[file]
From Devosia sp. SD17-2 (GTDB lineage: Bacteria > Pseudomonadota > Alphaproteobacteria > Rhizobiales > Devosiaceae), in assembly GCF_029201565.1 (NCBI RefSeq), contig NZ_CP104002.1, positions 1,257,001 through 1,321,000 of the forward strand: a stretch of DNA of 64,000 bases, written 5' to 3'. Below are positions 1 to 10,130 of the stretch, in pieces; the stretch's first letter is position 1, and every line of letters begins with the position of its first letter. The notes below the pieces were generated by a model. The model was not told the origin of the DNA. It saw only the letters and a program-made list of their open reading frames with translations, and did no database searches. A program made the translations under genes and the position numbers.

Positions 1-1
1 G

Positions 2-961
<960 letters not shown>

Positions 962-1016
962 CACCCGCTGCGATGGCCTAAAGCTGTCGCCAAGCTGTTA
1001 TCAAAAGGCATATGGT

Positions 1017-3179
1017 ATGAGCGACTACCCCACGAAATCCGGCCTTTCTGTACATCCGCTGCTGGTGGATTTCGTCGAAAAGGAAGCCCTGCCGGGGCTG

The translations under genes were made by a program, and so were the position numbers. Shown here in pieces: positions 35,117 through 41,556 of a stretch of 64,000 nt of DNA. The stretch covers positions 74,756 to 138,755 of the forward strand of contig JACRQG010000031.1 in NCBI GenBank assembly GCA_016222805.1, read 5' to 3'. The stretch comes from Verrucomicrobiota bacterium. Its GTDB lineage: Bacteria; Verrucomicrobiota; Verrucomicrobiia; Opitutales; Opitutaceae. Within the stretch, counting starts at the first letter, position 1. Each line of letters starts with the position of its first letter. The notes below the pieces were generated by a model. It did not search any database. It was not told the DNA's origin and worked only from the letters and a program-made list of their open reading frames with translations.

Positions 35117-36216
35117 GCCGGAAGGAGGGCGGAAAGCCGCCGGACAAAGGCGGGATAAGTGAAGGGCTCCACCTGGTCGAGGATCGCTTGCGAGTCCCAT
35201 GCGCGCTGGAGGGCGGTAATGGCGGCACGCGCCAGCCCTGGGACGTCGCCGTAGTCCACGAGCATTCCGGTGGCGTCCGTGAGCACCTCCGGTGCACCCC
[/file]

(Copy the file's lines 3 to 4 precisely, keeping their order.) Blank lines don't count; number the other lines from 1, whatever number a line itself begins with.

1 G

Positions 2-961